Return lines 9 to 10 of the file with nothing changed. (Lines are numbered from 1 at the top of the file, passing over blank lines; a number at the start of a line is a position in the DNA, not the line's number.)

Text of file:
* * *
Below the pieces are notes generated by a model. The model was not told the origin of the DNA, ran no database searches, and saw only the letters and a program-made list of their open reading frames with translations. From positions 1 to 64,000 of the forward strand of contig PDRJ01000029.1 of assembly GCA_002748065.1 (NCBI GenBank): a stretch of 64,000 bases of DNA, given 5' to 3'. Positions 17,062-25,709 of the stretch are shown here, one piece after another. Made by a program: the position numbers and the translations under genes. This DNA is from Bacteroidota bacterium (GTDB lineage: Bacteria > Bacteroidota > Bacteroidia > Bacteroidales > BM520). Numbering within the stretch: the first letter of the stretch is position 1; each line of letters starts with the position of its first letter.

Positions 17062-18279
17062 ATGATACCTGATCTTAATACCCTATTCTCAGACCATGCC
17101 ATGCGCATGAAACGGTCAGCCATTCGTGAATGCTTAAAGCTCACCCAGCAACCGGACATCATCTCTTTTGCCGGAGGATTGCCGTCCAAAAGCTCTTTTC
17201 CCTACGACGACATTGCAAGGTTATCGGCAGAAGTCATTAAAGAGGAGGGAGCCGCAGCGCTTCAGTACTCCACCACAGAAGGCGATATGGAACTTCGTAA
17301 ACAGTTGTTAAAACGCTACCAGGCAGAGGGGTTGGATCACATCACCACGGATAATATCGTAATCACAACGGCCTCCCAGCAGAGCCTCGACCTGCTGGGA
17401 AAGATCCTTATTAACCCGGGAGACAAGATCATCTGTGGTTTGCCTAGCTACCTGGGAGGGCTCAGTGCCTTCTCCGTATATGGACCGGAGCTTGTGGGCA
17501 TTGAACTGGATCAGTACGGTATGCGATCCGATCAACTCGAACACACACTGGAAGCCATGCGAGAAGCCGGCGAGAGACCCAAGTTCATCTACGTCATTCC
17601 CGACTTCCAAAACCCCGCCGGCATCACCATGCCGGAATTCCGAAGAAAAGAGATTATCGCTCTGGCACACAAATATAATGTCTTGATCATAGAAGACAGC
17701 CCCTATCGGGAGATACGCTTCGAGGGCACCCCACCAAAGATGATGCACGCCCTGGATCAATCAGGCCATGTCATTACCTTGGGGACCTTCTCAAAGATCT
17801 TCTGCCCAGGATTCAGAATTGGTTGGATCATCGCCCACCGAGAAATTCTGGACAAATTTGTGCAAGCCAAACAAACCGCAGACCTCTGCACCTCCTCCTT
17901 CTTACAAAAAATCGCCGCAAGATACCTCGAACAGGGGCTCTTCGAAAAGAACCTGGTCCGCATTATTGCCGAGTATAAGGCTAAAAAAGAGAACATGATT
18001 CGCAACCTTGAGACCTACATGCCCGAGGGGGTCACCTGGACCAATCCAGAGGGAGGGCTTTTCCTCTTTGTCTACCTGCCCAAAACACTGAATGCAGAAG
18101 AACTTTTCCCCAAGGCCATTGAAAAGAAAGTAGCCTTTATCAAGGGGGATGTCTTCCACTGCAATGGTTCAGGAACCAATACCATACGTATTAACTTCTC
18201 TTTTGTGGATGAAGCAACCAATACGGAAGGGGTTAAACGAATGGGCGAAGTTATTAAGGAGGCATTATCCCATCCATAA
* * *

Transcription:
17601 CGACTTCCAAAACCCCGCCGGCATCACCATGCCGGAATTCCGAAGAAAAGAGATTATCGCTCTGGCACACAAATATAATGTCTTGATCATAGAAGACAGC
17701 CCCTATCGGGAGATACGCTTCGAGGGCACCCCACCAAAGATGATGCACGCCCTGGATCAATCAGGCCATGTCATTACCTTGGGGACCTTCTCAAAGATCT